Confused about some aspect of trading? Professional trader Don Bright of Bright Trading (www.stocktrading.com), an equity trading corporation, answers a few of your questions. To submit a question, post it on the Stocks & Commodities website Message-Boards. Answers will be posted there, and selected questions will appear in future issues of S&C.
REVERSING THE NEGATIVE EFFECTS
Mr. Bright, thanks for your column, I read it every month, it really helps. A while back I read about how some of your traders have taken advantage of what seemed to be a negative situation. High-frequency and subpenny trades take place with more frequency these days, and I think you said something about how to reverse the negative effects. Could you possibly go into that again, please? —coyotejk
Sure, let’s start with a quick review of what we’re addressing. Automated computer programs can and do send in high-frequency trading orders in subpenny increments. The guise is that they may offer some price improvement to the other side of the order. Much has been analyzed about the pros and cons of this type of trading. I suggest you check out www.defendtrading.com for background and continuing information about these very important aspects to trading these days.
For example, let’s assume you purchased 500 shares of Xyz at 20.12 and decided to offer the stock back at 20.45. You see the current displayed bid and offer as 20.44 bid, and your offer at 20.45. Great, right? Well, now you see multiple trades go by at what appears to be 20.44, but the bid remains. A bit disconcerting. Upon further review, you see that these trades are actually going by at 20.447, or 20.449. These subpenny trades are going up in front of your offer, even though you are the best “displayed” offer for the world to see.
At first glance, it may look as though the benefit of a fraction of a cent is going to the buyer, who was trying to pay 20.45. This can be a point of discussion, but since you are the trader who is displaying the best offer and taking the risk, many others contend you are being taken advantage of. Those computerized trades are basically leaning on your offer with a risk of only a fraction of a cent, while your risk is always the bid/ask spread of a penny or more.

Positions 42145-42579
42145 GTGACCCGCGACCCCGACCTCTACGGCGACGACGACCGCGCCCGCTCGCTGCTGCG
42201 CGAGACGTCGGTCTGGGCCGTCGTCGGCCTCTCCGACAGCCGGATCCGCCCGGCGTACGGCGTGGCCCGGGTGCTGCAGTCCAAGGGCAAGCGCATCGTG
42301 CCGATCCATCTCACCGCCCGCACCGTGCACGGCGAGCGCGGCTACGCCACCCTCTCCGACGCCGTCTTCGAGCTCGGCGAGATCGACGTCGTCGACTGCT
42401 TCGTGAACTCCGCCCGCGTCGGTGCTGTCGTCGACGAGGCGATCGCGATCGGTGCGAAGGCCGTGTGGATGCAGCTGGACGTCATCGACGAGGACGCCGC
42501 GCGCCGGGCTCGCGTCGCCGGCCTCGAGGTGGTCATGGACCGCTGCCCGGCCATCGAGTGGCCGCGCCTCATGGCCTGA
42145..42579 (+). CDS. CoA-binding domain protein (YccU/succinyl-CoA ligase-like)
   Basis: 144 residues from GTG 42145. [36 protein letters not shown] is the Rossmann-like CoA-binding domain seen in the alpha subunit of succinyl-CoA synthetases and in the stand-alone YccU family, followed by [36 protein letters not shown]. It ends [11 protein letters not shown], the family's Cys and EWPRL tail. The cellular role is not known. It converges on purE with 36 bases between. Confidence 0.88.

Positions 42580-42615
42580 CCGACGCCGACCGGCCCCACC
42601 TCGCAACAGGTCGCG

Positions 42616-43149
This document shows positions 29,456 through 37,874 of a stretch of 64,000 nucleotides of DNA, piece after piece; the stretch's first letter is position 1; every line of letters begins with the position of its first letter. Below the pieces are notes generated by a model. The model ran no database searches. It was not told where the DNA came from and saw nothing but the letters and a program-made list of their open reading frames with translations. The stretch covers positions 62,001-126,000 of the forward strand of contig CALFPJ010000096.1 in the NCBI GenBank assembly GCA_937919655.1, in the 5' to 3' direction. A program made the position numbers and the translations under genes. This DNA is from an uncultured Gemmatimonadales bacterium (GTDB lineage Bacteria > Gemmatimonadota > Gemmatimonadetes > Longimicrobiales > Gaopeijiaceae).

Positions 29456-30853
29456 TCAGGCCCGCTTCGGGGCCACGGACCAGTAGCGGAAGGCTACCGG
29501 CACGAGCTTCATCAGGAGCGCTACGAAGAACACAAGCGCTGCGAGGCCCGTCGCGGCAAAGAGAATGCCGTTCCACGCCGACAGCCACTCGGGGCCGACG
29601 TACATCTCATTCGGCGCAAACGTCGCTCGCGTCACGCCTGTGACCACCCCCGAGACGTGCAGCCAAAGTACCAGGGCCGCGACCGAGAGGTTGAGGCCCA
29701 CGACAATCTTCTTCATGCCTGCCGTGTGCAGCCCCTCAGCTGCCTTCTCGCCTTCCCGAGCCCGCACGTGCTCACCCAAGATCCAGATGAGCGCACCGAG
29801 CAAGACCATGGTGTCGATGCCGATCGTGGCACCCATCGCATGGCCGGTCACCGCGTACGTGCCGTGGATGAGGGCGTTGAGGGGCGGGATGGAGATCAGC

Automated computer programs can send in high-frequency trading orders in subpenny increments.I won’t go into the dynamics or politics, but I will answer your question. Our traders set their time & sales blotter (ticker) for a full four-decimal places. This serves a couple of purposes, primarily to see if the stock you are actively trading is being subjected to these Hft subpenny trades (most major issues are). Now you can see both how many shares and how often these trades are taking place. You should also see where they are being made (which electronic communications network or exchange). You cannot enter subpennies, at least not yet, but you can see if your offer is being leaned on. You have a choice to retract your order and simply hit the current bid, use a market order (not generally a wise alternative), or simply back away for the time being.
Another benefit my traders are seeing is these trades seem to work like the old-fashioned tape-reading, wherein you can see how many shares are working on the higher end of the pricing, when and at what price levels your stock is being hit by the Street, and so on. This can show strength or weakness, and will be more and more obvious as you watch this action.
I hope this helps.
I have a question regarding the valuation of the dollar. Do your traders study and watch such things as the relationship of the US dollar to other currencies? Is this important in trading equities? — erichod
Good question. As most traders know, there is an inverse relationship between the value of the US dollar and overall market pricing. The basic thought is that the company is worth the same; it just takes more dollars to buy it based on when the value of the Usd goes down. Traders need to check their stocks to see if they are not keeping up with the overall market but seem to be maintaining similar earnings. If all else seems good, then you should check domestic vs. international sales and other currency-related factors.
But it’s more than that. I checked with my expert, Rob Friesen, president of our PairCo wing (www.pairtrader.com). He says Aeo (American Eagle Outfitters) and Anf (Abercrombie and Fitch) are good examples. Anf had a 61% net increase in international sales in the fourth quarter reported February 2011. The attached ratio chart will show you what I mean (Figure 1).
Figure 1: ANF vs AEO Daily Ratio Chart